A lot or a little?
The parents' guide to what's in this movie.
What parents need to know
Parents need to know that this movie has very strong material for a PG-13; it's more like a PG-16. There are frequent sexual references and situations (non-explicit), as Charles has relationships with many, many women, even after he's married. One of the women becomes pregnant. Characters drink, smoke (constantly) and take drugs, including marijuana and heroin. A character OD's (off-camera), and there is a harrowing scene of detoxing after Charles decides to end his 20-year heroin habit. Characters use very strong language. A child is killed and another loses his sight. A strength of the movie is its frank coverage of the pre-Civil Rights era, where the "Chitlin' Circuit" was the (almost) all-black venues where black performers were booked. In one understated scene, it makes clear that no restaurants would allow black customers, so they had to make arrangements at the homes of black people along the way. In another scene, Charles refuses to perform in a facility that does not allow black customers and is sued by the promoter and banned from the state of Georgia as a result.
What's the story?
Jamie Foxx portrays brilliant musician Ray Charles in this biopic, which follows Charles' story beginning with his impoverished childhood in the South. Traumatized by the accidental death of his little brother, young Ray goes blind but finds the strength to deal with his condition from his strong-willed mother. As a hardworking musician touring the South, Charles endures Jim Crow laws and prejudice. He eventually strikes out on his own, shocking the music industry by mixing soul and gospel and by delving into new territory with a country and western album. He marries and starts a family, but as his star begins to rise, he has affairs and gets deep into heroin. At rock bottom, Charles once again finds strength in his mother's words and makes a gallant comeback.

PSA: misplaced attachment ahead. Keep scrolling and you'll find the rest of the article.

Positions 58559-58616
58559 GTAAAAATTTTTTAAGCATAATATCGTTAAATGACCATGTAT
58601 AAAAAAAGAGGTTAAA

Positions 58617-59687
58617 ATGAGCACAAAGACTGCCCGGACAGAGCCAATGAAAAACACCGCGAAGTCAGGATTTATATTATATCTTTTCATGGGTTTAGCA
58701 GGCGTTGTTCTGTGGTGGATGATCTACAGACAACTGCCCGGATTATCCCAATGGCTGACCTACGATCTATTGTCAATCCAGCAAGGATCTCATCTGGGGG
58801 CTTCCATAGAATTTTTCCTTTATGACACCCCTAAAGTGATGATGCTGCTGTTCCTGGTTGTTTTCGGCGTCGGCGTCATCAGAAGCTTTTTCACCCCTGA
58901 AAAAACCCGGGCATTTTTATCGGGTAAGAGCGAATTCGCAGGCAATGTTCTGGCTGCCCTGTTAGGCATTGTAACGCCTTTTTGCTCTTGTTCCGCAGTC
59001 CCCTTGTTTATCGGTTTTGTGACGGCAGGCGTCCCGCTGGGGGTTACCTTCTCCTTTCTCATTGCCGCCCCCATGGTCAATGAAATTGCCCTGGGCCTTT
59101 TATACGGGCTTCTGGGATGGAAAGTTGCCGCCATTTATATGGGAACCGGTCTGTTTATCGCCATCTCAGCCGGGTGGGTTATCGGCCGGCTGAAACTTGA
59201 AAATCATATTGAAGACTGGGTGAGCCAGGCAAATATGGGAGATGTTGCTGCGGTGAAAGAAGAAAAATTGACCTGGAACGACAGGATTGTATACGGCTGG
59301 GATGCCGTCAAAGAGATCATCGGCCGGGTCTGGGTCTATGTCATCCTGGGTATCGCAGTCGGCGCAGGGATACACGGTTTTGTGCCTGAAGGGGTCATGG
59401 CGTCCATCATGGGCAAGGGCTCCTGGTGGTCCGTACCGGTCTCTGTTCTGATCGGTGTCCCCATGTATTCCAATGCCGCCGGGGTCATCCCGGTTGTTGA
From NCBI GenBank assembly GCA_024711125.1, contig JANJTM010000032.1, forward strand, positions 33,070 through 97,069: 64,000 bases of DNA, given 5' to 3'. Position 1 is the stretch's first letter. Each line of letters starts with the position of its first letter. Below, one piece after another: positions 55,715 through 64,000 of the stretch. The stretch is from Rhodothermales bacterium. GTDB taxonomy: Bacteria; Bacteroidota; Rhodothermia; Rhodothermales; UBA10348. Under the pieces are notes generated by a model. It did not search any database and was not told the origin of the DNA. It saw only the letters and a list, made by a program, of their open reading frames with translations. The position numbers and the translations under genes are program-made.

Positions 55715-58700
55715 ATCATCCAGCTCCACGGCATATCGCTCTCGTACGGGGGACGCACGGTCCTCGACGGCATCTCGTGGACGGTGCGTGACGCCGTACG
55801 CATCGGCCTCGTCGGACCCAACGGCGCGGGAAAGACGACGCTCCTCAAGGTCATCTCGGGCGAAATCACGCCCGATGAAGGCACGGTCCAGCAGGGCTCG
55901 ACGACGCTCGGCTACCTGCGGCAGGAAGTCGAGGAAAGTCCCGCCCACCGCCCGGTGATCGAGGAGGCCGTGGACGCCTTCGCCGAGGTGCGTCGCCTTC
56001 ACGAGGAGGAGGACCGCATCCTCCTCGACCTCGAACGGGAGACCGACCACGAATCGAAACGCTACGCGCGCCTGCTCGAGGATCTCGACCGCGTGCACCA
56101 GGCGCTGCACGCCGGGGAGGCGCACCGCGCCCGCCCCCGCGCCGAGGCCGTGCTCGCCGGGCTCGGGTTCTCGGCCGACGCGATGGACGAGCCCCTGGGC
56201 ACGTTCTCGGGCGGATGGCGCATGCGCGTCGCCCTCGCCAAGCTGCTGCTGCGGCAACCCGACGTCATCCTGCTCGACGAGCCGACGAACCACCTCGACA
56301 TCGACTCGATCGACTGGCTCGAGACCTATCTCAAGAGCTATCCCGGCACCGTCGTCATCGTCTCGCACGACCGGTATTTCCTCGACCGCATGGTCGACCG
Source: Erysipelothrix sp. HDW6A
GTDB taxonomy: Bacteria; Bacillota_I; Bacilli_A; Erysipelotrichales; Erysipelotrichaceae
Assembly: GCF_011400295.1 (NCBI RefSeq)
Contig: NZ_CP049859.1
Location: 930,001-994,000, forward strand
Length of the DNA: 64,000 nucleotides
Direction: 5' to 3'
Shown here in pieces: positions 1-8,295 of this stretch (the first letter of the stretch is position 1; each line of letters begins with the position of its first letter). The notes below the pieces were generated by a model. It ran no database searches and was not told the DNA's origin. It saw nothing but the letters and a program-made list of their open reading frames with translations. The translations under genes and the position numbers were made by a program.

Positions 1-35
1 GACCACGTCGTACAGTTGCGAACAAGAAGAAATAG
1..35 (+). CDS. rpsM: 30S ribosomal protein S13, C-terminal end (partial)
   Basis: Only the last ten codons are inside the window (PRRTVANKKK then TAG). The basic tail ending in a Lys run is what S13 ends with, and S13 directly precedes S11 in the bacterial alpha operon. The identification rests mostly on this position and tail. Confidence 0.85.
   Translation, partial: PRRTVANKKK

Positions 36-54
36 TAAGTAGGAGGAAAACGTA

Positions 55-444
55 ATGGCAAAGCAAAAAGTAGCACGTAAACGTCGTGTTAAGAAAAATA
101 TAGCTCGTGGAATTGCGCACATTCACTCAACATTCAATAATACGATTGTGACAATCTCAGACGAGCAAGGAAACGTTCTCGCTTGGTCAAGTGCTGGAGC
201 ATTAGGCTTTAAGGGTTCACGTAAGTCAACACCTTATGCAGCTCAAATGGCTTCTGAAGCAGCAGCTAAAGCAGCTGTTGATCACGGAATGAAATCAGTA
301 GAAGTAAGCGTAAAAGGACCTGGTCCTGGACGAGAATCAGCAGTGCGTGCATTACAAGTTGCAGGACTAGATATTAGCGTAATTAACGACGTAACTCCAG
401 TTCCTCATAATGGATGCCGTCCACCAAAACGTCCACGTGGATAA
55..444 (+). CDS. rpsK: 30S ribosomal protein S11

Is it any good?
Jamie Foxx creates such a real and vivid person that we almost forget that he is re-enacting someone else's life. The movie's two greatest strengths are Foxx's incendiary and fully-inhabited performance and Charles' peerless music. There are also outstanding supporting performances, including Kerry Washington as Charles' wife Della Bea, Regina King as back-up singer (and mistress) Margie, and Curtis Armstrong as Atlantic records executive Ahmet Ertegun.
But RAY focuses too much on Charles' personal life, and not enough of the process, inspiration, collaboration, or the passion that made the music. It also tries to cover too long a time span, and has too many undeveloped peripheral characters. It over-simplifies the influences and developments in Charles' life and music with too-frequent revelatory flashbacks that tie his reactions and each of his songs to particular revelations and turning points. But there are many moments of great power as Charles says he must be paid in singles so he cannot be cheated and insists on owning his own music instead of letting the studio control it. He breaks through musical barriers that separate R&B from country and societal barriers that allow a black man to perform in segregated venues. And every time he plays and sings, it is pure magic.
Talk to your kids about ...
- In theaters: October 29, 2004
- On DVD or streaming: February 1, 2005
- Cast: Jamie Foxx, Kerry Washington, Regina King
- Director: Taylor Hackford
- Studio: Universal Pictures
- Genre: Drama
- Run time: 152 minutes
- MPAA rating: PG-13
- MPAA explanation: depiction of drug addiction, sexuality and some thematic elements
- Awards/Honors: Academy Award
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